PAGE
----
From guest blogger Michele McNeil, cross-posted from the Politics K-12 blog:
This editorial in Tuesday’s Los Angeles Times appears to be causing the U.S. Department of Education some Race to the Top trouble.
And this may be an instance in which the department hasn’t really earned it.
The Times writes of a “deal” (presumably brokered between U.S. Secretary of Education Arne Duncan and California Gov. Arnold Schwarzenegger) to let the state apply for round two of Race to the Top even though only a few districts would take part. And this deal supposedly allowed the education secretary to save face by ensuring the largest state applied for his signature education reform competition.
The writer states that the deal represents a change of heart by the department after originally snubbing a similar proposal offered months ago by L.A. Unified Superintendent Ramon Cortines, who wanted his district to apply for the competition by itself, as a lone district.
The piece further states: “It never made sense for the Education Department to insist that only entire states could apply for Race to the Top...” It made perfect sense! The law, as passed by Congress, makes it a state competition. That means an entire state must apply. Nor do the regulations require all districts to participate (though all districts must have the opportunity); getting more buy-in simply gets you more points.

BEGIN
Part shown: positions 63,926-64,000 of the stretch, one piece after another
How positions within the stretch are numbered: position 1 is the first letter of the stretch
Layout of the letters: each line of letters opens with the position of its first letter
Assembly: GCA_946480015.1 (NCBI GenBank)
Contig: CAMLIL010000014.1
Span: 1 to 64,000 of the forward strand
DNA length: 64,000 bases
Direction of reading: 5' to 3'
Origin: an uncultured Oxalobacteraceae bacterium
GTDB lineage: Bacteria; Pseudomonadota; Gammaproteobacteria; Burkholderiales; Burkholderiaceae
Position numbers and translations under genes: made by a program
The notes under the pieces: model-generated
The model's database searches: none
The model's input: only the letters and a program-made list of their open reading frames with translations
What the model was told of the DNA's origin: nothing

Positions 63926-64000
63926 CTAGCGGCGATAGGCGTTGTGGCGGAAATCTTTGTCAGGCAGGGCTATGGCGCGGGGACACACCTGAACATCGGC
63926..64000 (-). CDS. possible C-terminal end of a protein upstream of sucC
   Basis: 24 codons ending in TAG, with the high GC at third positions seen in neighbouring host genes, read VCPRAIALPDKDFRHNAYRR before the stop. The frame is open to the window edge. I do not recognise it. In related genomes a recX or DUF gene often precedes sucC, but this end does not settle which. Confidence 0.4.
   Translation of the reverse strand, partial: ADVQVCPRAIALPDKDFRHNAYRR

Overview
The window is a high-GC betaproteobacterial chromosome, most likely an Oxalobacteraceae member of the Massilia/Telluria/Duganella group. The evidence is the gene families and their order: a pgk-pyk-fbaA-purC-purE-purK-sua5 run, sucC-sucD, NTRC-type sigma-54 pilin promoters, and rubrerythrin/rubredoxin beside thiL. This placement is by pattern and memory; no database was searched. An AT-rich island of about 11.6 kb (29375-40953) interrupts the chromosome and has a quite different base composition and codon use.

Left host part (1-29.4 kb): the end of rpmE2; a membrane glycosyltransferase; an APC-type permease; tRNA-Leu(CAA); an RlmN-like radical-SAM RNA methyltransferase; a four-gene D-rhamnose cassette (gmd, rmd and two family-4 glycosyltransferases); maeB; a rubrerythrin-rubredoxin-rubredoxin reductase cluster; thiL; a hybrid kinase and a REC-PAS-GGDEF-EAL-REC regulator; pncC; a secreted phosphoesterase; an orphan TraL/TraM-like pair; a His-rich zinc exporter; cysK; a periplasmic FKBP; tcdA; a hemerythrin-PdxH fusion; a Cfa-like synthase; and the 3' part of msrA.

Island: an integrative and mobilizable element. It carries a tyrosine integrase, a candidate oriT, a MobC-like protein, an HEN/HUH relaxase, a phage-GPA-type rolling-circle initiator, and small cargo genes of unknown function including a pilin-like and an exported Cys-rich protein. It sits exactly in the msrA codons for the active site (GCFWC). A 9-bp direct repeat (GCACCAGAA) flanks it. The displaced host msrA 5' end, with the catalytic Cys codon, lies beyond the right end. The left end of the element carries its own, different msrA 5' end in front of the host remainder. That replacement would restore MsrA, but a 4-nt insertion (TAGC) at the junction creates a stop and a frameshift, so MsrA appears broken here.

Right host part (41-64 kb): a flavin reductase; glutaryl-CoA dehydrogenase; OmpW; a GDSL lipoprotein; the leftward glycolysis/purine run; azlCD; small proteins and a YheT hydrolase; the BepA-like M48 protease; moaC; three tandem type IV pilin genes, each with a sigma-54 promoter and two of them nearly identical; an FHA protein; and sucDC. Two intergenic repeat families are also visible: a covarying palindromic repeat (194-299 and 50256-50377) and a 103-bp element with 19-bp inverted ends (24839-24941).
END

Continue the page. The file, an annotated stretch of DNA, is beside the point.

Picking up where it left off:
There’s probably little doubt that Arne and Arnold talked, and there was probably some strong persuasion going on by Duncan to encourage California’s participation in the round-two competition. And, sure, Duncan probably told the governor he’d consider a California application with only a few large, participating districts—because he has to consider all applications that meet the basic criteria. California shouldn’t take that as a particularly encouraging sign.
So, to reiterate, the stimulus law is the stimulus law, and only states can apply. Furthermore, the Race to the Top regulations require states to open up Race to the Top to all of their districts. Not all may choose to participate, but states can’t handpick their districts. And if a state only gets a few districts to participate, it can still compete under existing rules (no secret deal with Arne required!)
The Times piece must have been worrisome enough that the department, in an email to states inviting them to a May 7 conference call to answer final questions on the round-two competition, clarified the law, and the regulations.
"[T]he Department would like to correct recent news reports which incorrectly indicate that states do not have to give all LEAs (school districts) the option to participate in the state’s Race to the Top application. These reports are wrong.”
The department is even disputing the Times piece (though not by name) on its web site, so read the full text of its clarification here.
A version of this news article first appeared in the State EdWatch blog.